If we think of the world as 100 people, 60 live in Asia, and 5 live in North America.  In India, we met both Hindus and Muslims. If the population were 100 people, 22 would be Muslim, 14 would be Hindu, and less than a fraction of 1% would be Jewish. 83 are able to read and write, and 17 are not. 87 have access to safe drinking water. In the world, 51 live in cities and 49 in rural areas; in India 70 live in rural areas. While 78 individuals have access to electricity, the residents of Bikaripurwa were among the 22 who do not. In the world of 100 souls, 65 out of 100 have access to improved sanitation. The people of Bikaripurwa were among the 35 who do not. They are also among the 52% of people who live on less than $2 USDollars per day. One out of 2 children in the world live in poverty. The children we met at Bikharipurwa could be considered to be poor because although they had some access to food, shelter, and clothing, we could see that many of them were suffering from inadequate nutrition. Their sanitation needs were unmet, and their access to both education and health care was limited. Another measure of poverty is longevity; if there were 100 people in the world, 8 would be 65 years or older. In India, life expectancy is 65.5 years. In Uttar Pradesh, life expectancy is 62.6. Over a lifetime, poor nutrition and lack of access to healthcare take a toll. So the elders we met in Bikharipurwa were, I believe, younger than I am now.[ii]

What is the Good Life?

In 1941, President Franklin Delano Roosevelt proposed to the Congress Four Freedoms that the Allies subsequently adopted as their basic aims for going to war: freedom of speech, freedom of religion, freedom from fear, and freedom from want. In 1948, one year after India gained independence, in the year in which Israel became a sovereign state, the United Nations General Assembly adopted The Universal Declaration of Human Rights. This powerful document articulates principles of dignity, liberty, equality, freedoms in civil, political, spiritual, economic and social matters, and the obligations each individual owes to the community. Article 25 states: “Everyone has the right to a standard of living adequate for the health and well-being of himself and of his family, including food, clothing, housing and medical care and necessary social services…”[iii]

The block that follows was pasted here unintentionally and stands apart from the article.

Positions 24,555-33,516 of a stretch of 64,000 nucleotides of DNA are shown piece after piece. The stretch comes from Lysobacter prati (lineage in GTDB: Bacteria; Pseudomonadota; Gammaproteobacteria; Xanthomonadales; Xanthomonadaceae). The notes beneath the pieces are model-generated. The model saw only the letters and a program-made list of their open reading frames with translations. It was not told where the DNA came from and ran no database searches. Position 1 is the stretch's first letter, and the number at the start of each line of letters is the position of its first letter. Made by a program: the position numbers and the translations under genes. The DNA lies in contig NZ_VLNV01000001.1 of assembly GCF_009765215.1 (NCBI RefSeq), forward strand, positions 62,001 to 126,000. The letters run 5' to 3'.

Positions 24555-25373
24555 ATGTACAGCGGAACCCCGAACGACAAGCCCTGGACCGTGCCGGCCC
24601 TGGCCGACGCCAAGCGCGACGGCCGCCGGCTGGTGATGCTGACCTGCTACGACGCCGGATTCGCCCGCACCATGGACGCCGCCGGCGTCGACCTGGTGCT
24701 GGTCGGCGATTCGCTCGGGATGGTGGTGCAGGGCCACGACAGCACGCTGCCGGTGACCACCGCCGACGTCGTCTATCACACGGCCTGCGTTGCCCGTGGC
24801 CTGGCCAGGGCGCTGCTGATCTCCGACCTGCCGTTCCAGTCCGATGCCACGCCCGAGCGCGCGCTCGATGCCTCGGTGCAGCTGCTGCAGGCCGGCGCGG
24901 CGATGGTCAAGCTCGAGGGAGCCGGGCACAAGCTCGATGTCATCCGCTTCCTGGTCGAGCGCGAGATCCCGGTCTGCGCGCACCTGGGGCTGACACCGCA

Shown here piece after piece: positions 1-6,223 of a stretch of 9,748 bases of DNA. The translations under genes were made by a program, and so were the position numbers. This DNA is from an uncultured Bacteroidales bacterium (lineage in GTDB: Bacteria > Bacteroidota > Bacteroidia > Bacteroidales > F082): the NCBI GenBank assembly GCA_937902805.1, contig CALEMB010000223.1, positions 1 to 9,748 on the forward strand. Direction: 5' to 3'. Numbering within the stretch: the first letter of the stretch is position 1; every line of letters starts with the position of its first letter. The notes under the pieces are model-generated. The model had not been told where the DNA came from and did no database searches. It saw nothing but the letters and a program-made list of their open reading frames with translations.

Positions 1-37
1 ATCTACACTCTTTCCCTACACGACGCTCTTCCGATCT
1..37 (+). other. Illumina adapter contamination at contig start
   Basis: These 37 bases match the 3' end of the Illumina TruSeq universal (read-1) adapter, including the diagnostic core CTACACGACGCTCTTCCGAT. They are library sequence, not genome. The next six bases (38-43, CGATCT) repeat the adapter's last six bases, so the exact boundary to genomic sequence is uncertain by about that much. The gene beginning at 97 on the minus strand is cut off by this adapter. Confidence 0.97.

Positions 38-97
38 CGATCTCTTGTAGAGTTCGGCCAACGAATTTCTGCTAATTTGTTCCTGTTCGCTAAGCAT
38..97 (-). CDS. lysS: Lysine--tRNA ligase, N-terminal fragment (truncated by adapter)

Basic human rights, including but not limited to the rights that are outlined in this now 65 year old Declaration, seem to me to provide the foundation for The Good Life.

Yet even without what we would consider “an adequate standard of living,” I wonder  whether some of the villagers we met would consider that their lives are good. On our last day in the village, we met with villagers in separate gender groups. As we had been throughout our time together, we were accompanied by translators who helped us surmount our lack of Hindi, the language of most of northern India. We gathered on the porch of the home of a young woman who had moved to the village after her marriage and was now pregnant with her second child. She, like every woman there, began her married life by joining a multi-generational household that includes her husband’s parents. Each of the women in this very modest village was dressed in a colorful sari. Many of the women were resplendent in bangles and necklaces, earrings and nose rings. By comparison, we Americans were quite drab in our tshirts, trousers and work boots.

The village women were curious about our families: who choses our husbands? Do we move to our husband’s homes after marriage? Is our marital status indicated by our dress? How many children do we have? When we responded to their questions, they were puzzled: if we move into our own homes after marriage, who takes care of the old people?

The women’s questions reflected their worldview and their own lives. Our conversation focused on the most basic and, indeed, essential questions of life: our intimate circles of support.

When we compared notes with our male colleagues, it turned out that the villagers had first asked them, “how many of you are farmers?” For most of us, outdoor work of any kind was, if not a new experience, then a rare one. We spend our days working at computers, teaching, visiting hospitals, meeting with congregants and community people. Before our trip, one rabbi had emailed the rest of us that he had shared the plans for the trip with the maintenance man at his synagogue, and that man had said, “They should send me, not you!”